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We want to understand monuments and monumentality, the construction and use of which defined the ways by which people in the Neolithic came together, bonded and identified themselves at different temporal and spatial scales. Our project will provide new data and interpretations drawing on the research agenda developed in ScARF. It will bring together and challenge a diverse network of leading specialists in the fields of archaeology, the sciences, heritage management and conservation, community engagement and the arts to rethink the social, cosmological, economic, material, environmental and chronological contexts for monumentality in Neolithic Scotland. It will develop new ways to improve access and engagement with the rich archaeological and environmental resource from this period. A multi-disciplinary approach to the concept of monumentality will promote creative and innovative ways of addressing four major research questions.

These big questions on the project are deceptively simple:

  1. Who built the monuments and where did they come from?
  2. Why did monumentality arise and why did the concept vary at different places and times?
  3. Where, how and when were monuments built, used and perceived by the people who built them and others, coming after, who re-used them?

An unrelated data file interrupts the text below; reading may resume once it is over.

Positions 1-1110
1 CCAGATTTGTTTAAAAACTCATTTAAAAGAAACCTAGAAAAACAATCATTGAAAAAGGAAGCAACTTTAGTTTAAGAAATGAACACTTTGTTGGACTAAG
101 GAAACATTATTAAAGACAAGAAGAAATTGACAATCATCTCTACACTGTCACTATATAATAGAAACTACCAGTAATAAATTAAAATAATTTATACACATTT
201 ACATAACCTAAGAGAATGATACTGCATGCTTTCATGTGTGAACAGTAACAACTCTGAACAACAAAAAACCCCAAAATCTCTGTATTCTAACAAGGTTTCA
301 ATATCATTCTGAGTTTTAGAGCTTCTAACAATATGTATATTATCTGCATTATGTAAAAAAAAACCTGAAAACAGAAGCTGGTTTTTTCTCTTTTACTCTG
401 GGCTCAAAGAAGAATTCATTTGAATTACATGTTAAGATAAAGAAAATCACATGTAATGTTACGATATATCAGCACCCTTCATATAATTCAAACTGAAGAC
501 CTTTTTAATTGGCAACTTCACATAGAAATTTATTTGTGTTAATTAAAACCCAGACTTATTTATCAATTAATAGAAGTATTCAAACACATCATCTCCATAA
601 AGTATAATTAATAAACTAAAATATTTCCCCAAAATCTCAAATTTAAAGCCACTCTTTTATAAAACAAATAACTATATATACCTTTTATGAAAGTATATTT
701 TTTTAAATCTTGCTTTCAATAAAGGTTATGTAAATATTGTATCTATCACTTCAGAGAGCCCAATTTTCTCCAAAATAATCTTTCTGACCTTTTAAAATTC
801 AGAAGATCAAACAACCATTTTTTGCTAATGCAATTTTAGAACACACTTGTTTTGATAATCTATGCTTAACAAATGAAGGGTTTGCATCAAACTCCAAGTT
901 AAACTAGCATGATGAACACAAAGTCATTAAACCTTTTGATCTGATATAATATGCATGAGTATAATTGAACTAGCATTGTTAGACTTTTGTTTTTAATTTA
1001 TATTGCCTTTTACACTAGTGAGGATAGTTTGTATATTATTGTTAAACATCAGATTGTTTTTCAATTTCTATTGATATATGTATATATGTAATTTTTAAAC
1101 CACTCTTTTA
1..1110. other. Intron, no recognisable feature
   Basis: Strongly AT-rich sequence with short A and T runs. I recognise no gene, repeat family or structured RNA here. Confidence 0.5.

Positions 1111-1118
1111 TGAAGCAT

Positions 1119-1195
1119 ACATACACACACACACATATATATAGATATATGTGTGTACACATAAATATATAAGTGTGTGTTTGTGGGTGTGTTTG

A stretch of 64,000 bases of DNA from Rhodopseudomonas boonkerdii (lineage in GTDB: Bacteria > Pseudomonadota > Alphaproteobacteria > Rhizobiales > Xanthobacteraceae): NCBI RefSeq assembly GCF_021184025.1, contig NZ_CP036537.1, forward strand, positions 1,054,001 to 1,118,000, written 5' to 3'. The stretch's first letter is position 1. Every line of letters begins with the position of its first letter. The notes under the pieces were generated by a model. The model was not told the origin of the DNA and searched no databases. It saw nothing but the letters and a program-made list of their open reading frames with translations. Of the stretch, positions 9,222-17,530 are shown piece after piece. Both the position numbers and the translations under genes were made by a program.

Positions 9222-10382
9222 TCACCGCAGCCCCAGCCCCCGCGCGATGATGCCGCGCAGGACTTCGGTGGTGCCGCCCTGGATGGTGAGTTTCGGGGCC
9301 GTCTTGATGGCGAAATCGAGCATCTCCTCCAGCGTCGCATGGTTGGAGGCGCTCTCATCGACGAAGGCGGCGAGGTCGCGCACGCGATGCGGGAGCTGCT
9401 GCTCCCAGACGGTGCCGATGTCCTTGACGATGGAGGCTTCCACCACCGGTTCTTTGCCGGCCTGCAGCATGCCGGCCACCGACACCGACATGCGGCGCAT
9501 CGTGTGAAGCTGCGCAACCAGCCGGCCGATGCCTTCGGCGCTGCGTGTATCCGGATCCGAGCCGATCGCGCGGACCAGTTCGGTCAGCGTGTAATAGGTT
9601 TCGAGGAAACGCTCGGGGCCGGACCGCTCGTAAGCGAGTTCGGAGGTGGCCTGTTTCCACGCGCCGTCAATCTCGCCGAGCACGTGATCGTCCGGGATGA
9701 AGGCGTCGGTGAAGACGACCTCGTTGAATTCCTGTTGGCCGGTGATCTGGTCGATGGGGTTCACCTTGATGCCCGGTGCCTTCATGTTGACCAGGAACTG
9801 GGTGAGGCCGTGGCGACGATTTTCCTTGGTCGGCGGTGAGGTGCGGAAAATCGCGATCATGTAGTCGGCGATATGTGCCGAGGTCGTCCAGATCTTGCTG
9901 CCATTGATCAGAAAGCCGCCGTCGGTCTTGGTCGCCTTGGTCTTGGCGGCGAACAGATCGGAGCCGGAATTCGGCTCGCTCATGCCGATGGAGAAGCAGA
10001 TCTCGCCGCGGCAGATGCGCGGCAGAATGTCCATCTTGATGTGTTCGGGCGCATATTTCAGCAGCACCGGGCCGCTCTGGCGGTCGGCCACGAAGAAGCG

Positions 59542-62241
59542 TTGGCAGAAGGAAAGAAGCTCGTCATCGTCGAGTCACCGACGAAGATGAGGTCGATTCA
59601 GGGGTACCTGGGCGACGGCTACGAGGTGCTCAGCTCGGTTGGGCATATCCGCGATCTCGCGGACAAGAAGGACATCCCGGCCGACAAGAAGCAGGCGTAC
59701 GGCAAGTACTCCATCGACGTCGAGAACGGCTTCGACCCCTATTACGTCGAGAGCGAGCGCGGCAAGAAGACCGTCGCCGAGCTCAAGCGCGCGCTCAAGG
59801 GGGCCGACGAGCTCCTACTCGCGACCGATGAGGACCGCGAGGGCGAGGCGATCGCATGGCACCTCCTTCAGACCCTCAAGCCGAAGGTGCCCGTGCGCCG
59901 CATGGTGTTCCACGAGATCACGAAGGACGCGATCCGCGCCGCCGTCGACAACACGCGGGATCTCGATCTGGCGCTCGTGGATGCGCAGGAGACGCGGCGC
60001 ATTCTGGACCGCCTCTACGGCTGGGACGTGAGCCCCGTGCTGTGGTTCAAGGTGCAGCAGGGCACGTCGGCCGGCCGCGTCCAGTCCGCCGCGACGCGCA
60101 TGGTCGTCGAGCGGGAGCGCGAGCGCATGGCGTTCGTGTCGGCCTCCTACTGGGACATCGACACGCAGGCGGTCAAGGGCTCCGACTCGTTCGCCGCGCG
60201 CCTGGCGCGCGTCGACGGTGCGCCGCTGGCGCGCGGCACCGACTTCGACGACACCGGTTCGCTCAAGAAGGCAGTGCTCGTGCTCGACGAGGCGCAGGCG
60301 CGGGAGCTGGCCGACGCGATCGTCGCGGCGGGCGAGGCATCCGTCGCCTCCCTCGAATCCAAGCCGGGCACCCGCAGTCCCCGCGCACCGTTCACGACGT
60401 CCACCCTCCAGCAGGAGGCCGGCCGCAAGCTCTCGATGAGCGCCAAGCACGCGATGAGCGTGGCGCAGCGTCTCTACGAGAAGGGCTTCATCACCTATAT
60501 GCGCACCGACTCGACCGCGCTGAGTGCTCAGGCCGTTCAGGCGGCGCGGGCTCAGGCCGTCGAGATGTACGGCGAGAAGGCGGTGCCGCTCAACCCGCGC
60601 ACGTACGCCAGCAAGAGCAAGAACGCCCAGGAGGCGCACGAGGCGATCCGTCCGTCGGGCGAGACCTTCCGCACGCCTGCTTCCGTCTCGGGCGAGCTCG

4. How do we best present monuments and the ideas behind them to people today?

The first three questions relate to understanding more about prehistory, developing knowledge and applying new technologies and techniques, specifically concerned with monuments as avenues to understand the Neolithic as a key period in Scotland’s past. This work will be organised around new field investigations in Scotland and the re-examination of existing data and records. The fourth question revolves around community engagement and the critical issue of the presentation of the past in the present so that its social and cultural value and potential economic impact can be appreciated.

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